Today’s Headline: David Koch, Billionaire, Dies at 79
For those of you who do not know the name David Koch, he was a billionaire philanthropist whose list of contributions to society is long indeed. Just some of his philanthropy is listed at the end of my blog. However, despite all the good he may have done, Koch was a hated man because he had the audacity to be conservative.
Today, I watched in horror as Hollywood and political creeps cheered his death. Bill Maher gleefully proclaimed, “I’m glad he’s dead” and even praised the cancer that took his life. The nastiness was beyond comprehension.
Cruelty and viciousness take many forms. I think that Maher would probably denounce violent machete attacks in London, gun violence in Baltimore or other forms of physical hate crimes. But in a society that considers itself above that sort of reprehensible behavior, words can be just as cruel. Ask any person who has suffered mental and emotional abuse at the hands of a spouse.
Words and comments, especially delivered by those who believe their opinions matter, should be considered just as vicious as a physical attack. If someone has died that you didn’t particular like or may have even hated, why comment at all? Is it because you feel you need one last stab at the body? Does it make you a better person? Or do you simply crave your audience’s laughter or affirmation? How brave you are when you have the mob’s approval.
I believe in freedom of speech but I also believe it comes with the responsibility of being delivered with respect. I find it appalling that societal standards disguised as entertainment and news have fallen so far it is acceptable to metaphorically throw acid in the face of those who disagree with us.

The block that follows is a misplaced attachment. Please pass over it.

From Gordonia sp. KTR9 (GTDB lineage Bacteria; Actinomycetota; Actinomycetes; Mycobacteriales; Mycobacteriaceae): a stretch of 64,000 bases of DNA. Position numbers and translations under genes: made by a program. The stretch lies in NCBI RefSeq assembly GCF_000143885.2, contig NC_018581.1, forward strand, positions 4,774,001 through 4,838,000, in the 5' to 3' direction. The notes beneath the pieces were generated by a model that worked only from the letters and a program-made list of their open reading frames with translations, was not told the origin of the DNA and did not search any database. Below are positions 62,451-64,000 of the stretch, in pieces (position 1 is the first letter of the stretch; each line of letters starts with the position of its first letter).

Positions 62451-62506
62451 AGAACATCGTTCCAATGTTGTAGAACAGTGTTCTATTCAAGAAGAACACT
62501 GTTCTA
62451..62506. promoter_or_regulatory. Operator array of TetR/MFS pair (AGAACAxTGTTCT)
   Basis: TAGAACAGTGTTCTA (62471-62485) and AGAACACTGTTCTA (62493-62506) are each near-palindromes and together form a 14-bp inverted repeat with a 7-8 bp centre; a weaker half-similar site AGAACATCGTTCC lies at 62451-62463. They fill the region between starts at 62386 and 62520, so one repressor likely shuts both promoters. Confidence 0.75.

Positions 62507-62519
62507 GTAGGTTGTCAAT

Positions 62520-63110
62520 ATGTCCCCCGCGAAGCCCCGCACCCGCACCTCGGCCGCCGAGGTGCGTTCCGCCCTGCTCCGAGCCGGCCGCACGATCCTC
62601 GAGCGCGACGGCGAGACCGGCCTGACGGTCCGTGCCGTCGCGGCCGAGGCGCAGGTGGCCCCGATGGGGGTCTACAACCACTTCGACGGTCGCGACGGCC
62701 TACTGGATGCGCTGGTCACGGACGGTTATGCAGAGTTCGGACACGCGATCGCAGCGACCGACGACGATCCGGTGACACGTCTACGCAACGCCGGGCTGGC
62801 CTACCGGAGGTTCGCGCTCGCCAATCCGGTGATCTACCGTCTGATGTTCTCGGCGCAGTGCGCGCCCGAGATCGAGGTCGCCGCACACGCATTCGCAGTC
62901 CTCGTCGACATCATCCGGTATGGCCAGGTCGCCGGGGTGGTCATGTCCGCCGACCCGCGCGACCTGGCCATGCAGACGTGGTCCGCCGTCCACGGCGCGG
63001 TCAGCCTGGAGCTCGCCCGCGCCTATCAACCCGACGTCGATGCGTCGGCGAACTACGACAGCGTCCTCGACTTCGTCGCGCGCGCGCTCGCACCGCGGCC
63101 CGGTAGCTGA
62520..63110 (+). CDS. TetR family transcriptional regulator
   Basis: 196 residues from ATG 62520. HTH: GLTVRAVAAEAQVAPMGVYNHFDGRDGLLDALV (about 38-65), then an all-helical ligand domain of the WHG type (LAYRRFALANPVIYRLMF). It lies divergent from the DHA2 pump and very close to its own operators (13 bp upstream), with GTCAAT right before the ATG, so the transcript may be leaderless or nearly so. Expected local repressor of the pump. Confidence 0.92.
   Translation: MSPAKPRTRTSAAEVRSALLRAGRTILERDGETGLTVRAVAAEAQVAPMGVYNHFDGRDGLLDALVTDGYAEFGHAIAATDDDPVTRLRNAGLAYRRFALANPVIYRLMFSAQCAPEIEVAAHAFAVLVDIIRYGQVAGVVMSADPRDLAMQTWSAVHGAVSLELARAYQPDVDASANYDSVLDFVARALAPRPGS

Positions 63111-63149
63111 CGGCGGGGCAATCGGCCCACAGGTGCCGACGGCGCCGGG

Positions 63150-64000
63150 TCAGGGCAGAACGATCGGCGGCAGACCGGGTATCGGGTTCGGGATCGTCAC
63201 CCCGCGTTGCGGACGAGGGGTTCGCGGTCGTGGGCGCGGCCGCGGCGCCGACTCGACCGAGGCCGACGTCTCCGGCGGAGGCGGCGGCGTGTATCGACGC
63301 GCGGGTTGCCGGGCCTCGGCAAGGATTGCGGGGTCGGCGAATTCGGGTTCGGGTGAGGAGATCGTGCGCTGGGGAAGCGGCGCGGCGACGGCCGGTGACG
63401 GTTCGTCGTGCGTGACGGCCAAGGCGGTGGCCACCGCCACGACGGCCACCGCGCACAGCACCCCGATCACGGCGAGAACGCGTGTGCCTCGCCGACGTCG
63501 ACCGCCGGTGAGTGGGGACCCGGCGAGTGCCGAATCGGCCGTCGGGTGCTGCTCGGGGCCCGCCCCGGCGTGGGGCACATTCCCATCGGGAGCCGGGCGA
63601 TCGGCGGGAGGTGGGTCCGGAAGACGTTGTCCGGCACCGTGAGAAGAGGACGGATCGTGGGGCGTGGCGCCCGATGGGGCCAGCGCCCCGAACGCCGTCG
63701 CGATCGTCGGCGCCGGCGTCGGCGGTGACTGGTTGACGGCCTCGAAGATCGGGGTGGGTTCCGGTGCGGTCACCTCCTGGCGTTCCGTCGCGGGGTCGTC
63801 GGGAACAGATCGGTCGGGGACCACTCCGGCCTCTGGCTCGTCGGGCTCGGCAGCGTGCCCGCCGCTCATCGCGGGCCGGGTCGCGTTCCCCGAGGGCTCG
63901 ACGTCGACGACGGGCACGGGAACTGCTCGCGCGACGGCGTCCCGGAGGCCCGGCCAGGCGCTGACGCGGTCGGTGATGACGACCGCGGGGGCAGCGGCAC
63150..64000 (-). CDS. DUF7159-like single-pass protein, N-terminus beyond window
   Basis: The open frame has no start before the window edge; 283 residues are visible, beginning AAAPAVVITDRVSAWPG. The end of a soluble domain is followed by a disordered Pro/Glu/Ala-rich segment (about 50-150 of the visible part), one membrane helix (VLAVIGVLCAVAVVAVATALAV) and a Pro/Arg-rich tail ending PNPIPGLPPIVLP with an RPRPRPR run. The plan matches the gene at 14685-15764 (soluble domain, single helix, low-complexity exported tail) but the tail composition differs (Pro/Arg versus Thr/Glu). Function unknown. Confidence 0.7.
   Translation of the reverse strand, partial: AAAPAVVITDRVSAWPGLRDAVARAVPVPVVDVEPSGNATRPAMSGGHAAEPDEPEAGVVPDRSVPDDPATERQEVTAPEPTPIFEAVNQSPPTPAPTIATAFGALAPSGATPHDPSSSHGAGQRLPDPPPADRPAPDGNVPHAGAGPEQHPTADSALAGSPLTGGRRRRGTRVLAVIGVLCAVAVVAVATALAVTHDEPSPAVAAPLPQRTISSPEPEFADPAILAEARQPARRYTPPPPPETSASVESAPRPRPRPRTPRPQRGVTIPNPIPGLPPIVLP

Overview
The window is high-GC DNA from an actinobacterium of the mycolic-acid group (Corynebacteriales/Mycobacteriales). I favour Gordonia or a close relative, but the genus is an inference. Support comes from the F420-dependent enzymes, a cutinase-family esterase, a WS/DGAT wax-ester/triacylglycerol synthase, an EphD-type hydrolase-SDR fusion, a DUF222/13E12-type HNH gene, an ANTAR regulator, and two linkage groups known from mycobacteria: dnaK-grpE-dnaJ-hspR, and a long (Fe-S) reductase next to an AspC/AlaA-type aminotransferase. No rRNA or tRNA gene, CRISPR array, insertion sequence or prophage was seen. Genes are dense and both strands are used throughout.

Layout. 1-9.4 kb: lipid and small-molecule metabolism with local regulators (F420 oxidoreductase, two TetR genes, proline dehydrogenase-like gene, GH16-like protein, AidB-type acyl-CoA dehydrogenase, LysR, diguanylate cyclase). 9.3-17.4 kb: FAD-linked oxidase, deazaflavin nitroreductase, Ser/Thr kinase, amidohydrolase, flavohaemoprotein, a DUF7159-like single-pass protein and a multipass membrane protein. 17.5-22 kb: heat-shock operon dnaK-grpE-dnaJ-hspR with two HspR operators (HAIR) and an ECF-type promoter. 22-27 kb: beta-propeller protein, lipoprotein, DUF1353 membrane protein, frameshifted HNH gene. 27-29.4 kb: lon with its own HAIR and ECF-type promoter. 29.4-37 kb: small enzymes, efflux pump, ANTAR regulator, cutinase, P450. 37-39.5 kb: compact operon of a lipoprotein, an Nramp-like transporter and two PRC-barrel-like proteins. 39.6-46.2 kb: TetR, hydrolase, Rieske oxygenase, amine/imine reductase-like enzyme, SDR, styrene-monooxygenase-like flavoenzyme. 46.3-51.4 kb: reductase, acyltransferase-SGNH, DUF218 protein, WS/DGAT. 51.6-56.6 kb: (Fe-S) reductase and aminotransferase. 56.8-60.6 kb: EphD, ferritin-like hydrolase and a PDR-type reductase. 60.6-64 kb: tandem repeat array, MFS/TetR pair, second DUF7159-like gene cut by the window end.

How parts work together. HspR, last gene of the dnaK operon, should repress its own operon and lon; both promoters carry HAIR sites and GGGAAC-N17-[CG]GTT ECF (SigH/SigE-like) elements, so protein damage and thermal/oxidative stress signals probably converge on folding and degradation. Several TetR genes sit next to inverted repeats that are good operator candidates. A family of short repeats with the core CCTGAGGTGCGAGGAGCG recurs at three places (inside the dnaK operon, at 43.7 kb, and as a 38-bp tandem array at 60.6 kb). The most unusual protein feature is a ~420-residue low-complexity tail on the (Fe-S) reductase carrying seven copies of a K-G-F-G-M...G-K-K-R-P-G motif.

It is becoming apparent to many that American society is quickly crumbling into urban decay as American journalist, activist and author Jane Jacobs warned. The elite in their ivory towers, cities overflowing with abject poverty, and the working class stuck in the middle with no where to go. I would beg to ask how philanthropic are those that throw stones from those lofty towers.
This blog is not so much about David Koch but a statement on how we treat each other. Disagreeing should warrant healthy debate, not make us enemies. If the simple concept of “kindness”, which most of us learned as children, abandons us, where do we go from here?
But the one thing that frightens me more than anything else is that these self-righteous, outspoken, “pay attention to me!” people are unaware or simply do not care about the influence they have on the next generation. More and more we see young adults and children with no empathy and compassion for their fellow human being. Gee, I wonder why?
David Koch’s philanthropy
- $185 million to Massachusetts Institute of Technology to fund cancer research, a childcare center, biology building and the David H. Koch School of Chemical Engineering.
- $150 million to Memorial Sloan-Kettering Cancer Center. The money went to build an outpatient medical facility.
- $100 million to New York-Presbyterian Hospital to help build an ambulatory care center in his honor. Another $28 million went to other needs for the hospital.
- $100 million to New York State Theater at Lincoln Center
- $66.7 million to Memorial Sloan-Kettering Cancer Center to assist the center with additional research funds.
- $65 million to The Metropolitan Museum of Art to have the plaza renovated.
- $35 million to Smithsonian’s National Museum of Natural History for renovating the museum’s dinosaur hall and $15 million went toward the David H. Koch Hall of Human Origins.
- $26.5 million to M.D. Anderson Cancer Center to assist with the research of genitourinary cancers.
- $26.2 million The Hospital for Special Surgery in New York.
- $20 million to Johns Hopkins University for cancer research.
- $10 million to Jaffe Food Allergy Institute at the Mount Sinai Medical Center to create the Research Program in Food Allergy Therapeutics